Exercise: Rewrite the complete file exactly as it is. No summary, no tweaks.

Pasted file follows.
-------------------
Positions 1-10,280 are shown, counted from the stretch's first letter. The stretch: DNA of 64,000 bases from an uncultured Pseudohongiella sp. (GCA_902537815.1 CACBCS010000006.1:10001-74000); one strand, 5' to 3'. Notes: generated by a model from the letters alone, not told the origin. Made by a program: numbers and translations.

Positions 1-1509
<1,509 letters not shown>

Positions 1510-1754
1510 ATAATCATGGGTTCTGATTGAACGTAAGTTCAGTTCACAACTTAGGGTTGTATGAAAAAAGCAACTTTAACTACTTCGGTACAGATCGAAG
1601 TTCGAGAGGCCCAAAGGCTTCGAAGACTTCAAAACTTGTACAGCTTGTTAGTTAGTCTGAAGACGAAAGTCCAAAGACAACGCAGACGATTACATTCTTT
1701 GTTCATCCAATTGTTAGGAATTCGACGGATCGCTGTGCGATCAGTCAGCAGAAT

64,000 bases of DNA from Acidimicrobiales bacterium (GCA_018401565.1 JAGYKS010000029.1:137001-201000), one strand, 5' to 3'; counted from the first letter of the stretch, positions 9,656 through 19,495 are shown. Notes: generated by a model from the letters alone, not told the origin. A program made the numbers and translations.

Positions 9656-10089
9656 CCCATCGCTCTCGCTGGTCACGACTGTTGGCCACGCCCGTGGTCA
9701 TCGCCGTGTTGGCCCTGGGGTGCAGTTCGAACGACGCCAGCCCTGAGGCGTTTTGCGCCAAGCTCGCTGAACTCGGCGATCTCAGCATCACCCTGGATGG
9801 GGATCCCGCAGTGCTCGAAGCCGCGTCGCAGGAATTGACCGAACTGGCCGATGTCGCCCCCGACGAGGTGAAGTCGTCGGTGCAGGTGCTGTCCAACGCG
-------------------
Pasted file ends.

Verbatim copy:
Positions 1-10,280 are shown, counted from the stretch's first letter. The stretch: DNA of 64,000 bases from an uncultured Pseudohongiella sp. (GCA_902537815.1 CACBCS010000006.1:10001-74000); one strand, 5' to 3'. Notes: generated by a model from the letters alone, not told the origin. Made by a program: numbers and translations.

Positions 1-1509
<1,509 letters not shown>

Positions 1510-1754
1510 ATAATCATGGGTTCTGATTGAACGTAAGTTCAGTTCACAACTTAGGGTTGTATGAAAAAAGCAACTTTAACTACTTCGGTACAGATCGAAG
1601 TTCGAGAGGCCCAAAGGCTTCGAAGACTTCAAAACTTGTACAGCTTGTTAGTTAGTCTGAAGACGAAAGTCCAAAGACAACGCAGACGATTACATTCTTT
1701 GTTCATCCAATTGTTAGGAATTCGACGGATCGCTGTGCGATCAGTCAGCAGAAT

64,000 bases of DNA from Acidimicrobiales bacterium (GCA_018401565.1 JAGYKS010000029.1:137001-201000), one strand, 5' to 3'; counted from the first letter of the stretch, positions 9,656 through 19,495 are shown. Notes: generated by a model from the letters alone, not told the origin. A program made the numbers and translations.

Positions 9656-10089
9656 CCCATCGCTCTCGCTGGTCACGACTGTTGGCCACGCCCGTGGTCA
9701 TCGCCGTGTTGGCCCTGGGGTGCAGTTCGAACGACGCCAGCCCTGAGGCGTTTTGCGCCAAGCTCGCTGAACTCGGCGATCTCAGCATCACCCTGGATGG
9801 GGATCCCGCAGTGCTCGAAGCCGCGTCGCAGGAATTGACCGAACTGGCCGATGTCGCCCCCGACGAGGTGAAGTCGTCGGTGCAGGTGCTGTCCAACGCG